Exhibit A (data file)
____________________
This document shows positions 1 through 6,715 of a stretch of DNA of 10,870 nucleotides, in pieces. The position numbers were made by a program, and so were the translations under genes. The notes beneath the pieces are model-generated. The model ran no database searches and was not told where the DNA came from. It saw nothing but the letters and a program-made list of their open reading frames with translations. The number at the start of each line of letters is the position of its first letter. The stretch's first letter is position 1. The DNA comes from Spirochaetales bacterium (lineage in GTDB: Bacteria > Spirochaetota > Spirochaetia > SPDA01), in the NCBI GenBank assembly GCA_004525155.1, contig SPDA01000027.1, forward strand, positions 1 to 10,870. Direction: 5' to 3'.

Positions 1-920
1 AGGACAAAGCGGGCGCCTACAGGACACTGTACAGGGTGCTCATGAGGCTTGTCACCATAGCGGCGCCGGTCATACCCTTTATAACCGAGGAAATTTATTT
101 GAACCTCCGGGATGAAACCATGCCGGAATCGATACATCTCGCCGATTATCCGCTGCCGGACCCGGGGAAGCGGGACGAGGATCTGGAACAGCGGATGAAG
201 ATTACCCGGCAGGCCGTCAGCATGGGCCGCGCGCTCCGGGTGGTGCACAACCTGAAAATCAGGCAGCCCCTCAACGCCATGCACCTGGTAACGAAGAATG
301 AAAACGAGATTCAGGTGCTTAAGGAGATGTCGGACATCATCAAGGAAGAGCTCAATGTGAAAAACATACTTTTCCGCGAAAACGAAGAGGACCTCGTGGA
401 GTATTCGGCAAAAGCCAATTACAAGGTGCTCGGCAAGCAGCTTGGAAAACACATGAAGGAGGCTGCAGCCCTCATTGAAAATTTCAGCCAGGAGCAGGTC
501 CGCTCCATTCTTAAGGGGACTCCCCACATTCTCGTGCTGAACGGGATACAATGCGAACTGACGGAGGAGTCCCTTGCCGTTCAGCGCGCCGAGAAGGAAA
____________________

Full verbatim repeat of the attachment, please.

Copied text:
This document shows positions 1 through 6,715 of a stretch of DNA of 10,870 nucleotides, in pieces. The position numbers were made by a program, and so were the translations under genes. The notes beneath the pieces are model-generated. The model ran no database searches and was not told where the DNA came from. It saw nothing but the letters and a program-made list of their open reading frames with translations. The number at the start of each line of letters is the position of its first letter. The stretch's first letter is position 1. The DNA comes from Spirochaetales bacterium (lineage in GTDB: Bacteria > Spirochaetota > Spirochaetia > SPDA01), in the NCBI GenBank assembly GCA_004525155.1, contig SPDA01000027.1, forward strand, positions 1 to 10,870. Direction: 5' to 3'.

Positions 1-920
1 AGGACAAAGCGGGCGCCTACAGGACACTGTACAGGGTGCTCATGAGGCTTGTCACCATAGCGGCGCCGGTCATACCCTTTATAACCGAGGAAATTTATTT
101 GAACCTCCGGGATGAAACCATGCCGGAATCGATACATCTCGCCGATTATCCGCTGCCGGACCCGGGGAAGCGGGACGAGGATCTGGAACAGCGGATGAAG
201 ATTACCCGGCAGGCCGTCAGCATGGGCCGCGCGCTCCGGGTGGTGCACAACCTGAAAATCAGGCAGCCCCTCAACGCCATGCACCTGGTAACGAAGAATG
301 AAAACGAGATTCAGGTGCTTAAGGAGATGTCGGACATCATCAAGGAAGAGCTCAATGTGAAAAACATACTTTTCCGCGAAAACGAAGAGGACCTCGTGGA
401 GTATTCGGCAAAAGCCAATTACAAGGTGCTCGGCAAGCAGCTTGGAAAACACATGAAGGAGGCTGCAGCCCTCATTGAAAATTTCAGCCAGGAGCAGGTC
501 CGCTCCATTCTTAAGGGGACTCCCCACATTCTCGTGCTGAACGGGATACAATGCGAACTGACGGAGGAGTCCCTTGCCGTTCAGCGCGCCGAGAAGGAAA